The present generation of the Birnoombe family is only the most recent to bear a name that dates back to the ancient Anglo-Saxon
culture of Britain. Their name comes from having lived in the parish named Barnham
. Further research showed the name was derived from the Old English words beorg,
Early Origins of the Birnoombe family
The surname Birnoombe was first found in Hampshire
where they held a family seat
as Lords of the Manor of Southwick, some say, from the time of the Norman Conquest
by Duke William of Normandy
at the Battle of Hastings in 1066 A.D.
Early History of the Birnoombe family
This web page shows only a small excerpt of our Birnoombe research.Another 223 words (16 lines of text) covering the years 1600, 1630, 1575, 1570, 1559, 1598, 1576, 1646, 1604, 1646, 1592, 1650, 1613, 1675, 1659, 1660, 1606, 1685 and 1660 are included under the topic Early Birnoombe History in all our PDF Extended History products and printed products wherever possible.
Birnoombe Spelling Variations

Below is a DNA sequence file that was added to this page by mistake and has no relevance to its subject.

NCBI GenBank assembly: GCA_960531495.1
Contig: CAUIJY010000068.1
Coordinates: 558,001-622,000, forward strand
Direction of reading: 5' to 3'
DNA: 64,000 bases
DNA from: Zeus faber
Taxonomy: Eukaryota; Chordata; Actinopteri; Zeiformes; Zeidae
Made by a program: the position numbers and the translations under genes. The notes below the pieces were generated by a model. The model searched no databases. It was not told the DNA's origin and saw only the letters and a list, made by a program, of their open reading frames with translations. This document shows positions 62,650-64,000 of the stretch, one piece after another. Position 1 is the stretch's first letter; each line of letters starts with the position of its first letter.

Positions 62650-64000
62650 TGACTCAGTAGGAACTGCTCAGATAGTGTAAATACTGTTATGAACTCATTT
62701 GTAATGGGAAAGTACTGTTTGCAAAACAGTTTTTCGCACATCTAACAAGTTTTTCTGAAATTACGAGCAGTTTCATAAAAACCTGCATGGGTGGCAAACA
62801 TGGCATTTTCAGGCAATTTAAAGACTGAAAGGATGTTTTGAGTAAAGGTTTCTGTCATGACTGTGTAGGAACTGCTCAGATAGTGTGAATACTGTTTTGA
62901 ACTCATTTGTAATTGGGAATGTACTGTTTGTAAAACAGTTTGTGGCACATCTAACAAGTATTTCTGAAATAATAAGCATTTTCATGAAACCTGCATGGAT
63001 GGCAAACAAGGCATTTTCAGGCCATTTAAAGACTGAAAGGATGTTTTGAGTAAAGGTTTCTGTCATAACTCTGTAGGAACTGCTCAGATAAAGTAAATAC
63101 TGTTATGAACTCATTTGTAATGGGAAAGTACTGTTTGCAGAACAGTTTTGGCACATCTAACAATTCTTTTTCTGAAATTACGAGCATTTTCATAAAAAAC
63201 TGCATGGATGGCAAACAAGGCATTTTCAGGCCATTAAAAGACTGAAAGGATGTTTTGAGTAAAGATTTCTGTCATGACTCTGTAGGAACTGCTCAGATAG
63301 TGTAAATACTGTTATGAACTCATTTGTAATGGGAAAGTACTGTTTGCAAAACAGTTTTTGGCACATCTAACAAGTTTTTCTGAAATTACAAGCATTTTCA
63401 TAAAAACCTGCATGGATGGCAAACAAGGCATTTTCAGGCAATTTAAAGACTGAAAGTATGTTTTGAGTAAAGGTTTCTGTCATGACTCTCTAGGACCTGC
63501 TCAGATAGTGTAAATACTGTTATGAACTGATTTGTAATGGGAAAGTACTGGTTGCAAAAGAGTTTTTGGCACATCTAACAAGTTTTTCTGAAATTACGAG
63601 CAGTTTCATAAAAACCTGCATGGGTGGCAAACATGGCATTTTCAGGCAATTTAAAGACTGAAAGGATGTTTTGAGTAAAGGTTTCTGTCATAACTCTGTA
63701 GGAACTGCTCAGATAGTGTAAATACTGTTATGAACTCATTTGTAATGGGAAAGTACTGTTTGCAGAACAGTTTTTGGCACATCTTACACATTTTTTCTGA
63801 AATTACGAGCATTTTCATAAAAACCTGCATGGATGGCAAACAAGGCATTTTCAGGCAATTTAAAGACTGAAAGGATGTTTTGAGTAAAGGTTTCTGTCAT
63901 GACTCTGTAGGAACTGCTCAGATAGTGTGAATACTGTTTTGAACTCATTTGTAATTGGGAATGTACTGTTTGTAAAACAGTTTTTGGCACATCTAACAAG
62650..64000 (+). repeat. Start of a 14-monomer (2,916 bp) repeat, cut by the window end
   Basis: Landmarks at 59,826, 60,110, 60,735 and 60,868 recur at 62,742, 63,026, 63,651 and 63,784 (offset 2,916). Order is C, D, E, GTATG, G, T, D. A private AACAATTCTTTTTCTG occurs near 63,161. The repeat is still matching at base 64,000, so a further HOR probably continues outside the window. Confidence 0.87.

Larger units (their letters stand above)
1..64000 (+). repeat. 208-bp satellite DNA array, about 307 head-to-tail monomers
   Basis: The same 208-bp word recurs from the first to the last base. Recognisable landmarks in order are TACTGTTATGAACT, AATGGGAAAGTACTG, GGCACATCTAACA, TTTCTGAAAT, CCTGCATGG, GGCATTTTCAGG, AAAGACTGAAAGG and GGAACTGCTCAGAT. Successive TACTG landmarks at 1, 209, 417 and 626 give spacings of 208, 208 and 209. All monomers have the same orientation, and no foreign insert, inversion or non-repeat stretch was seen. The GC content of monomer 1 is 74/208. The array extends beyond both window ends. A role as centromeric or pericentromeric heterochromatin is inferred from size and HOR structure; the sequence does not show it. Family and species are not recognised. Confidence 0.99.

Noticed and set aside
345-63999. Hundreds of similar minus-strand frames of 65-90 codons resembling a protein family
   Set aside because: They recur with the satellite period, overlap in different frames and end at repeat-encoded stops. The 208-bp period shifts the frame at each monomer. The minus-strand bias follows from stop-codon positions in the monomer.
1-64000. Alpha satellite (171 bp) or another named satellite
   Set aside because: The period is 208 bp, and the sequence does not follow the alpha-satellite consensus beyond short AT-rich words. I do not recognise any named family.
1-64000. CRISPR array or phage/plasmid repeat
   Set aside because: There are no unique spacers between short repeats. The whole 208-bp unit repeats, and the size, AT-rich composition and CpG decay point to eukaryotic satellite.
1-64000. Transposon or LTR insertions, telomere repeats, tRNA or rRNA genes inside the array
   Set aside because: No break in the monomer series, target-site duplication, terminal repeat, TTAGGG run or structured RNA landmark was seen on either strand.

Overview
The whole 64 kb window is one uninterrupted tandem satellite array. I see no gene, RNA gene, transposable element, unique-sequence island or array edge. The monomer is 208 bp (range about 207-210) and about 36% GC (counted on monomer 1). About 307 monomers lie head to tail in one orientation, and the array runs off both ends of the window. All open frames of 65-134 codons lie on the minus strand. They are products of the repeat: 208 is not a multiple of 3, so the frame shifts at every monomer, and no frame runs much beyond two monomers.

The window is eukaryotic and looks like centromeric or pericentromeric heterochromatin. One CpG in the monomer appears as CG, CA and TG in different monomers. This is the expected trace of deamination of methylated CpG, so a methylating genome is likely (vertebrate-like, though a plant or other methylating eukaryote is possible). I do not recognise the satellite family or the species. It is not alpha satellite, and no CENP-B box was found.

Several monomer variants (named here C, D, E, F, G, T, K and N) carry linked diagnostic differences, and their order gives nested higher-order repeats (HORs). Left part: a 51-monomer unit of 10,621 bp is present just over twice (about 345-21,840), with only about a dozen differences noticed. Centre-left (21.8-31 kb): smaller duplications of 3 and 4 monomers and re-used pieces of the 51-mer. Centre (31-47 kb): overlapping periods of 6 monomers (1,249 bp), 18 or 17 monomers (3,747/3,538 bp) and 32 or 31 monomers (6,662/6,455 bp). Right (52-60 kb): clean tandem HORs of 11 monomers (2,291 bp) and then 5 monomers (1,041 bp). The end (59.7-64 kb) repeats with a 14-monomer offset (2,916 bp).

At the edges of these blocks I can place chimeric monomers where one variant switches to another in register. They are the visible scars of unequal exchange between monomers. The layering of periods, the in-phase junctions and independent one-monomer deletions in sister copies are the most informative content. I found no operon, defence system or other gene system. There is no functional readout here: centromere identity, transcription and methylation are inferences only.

Until the dictionary, an invention of only the last few hundred
years, the English language lacked any comprehensive system of spelling rules. Consequently, spelling variations
in names are frequently found in early Anglo-Saxon
and later Anglo-Norman documents. One person's name was often spelled several different ways over a lifetime. The recorded variations of Birnoombe include Barnham, Barnhum, Barnum, Barnam, Barnhem, Barnem and others.
Early Notables of the Birnoombe family (pre 1700)
Distinguished members of the family include Sir Martin Barnham of Kent; Francis Barnham (died 1575), English draper, alderman and Sheriff of London in 1570; and his son, Benedict Barnham (1559-1598), London merchant, alderman and Sheriff of London; Sir Francis Barnham (1576-1646), an English politician who sat in the House of Commons... Another 61 words (4 lines of text) are included under the topic Early Birnoombe Notables in all our PDF Extended History products and printed products wherever possible.
Migration of the Birnoombe family to the New World and Oceana
Thousands of English families boarded ships sailing to the New World in the hope of escaping the unrest found in England
at this time. Although the search for opportunity and freedom from persecution abroad took the lives of many because of the cramped conditions and unsanitary nature of the vessels, the opportunity perceived in the growing colonies of North America beckoned. Many of the settlers who survived the journey went on to make important contributions to the transplanted cultures of their adopted countries. The Birnoombe were among these contributors, for they have been located in early North American records: James Barnham who arrived in Philadelphia, Pennsylvania in 1785.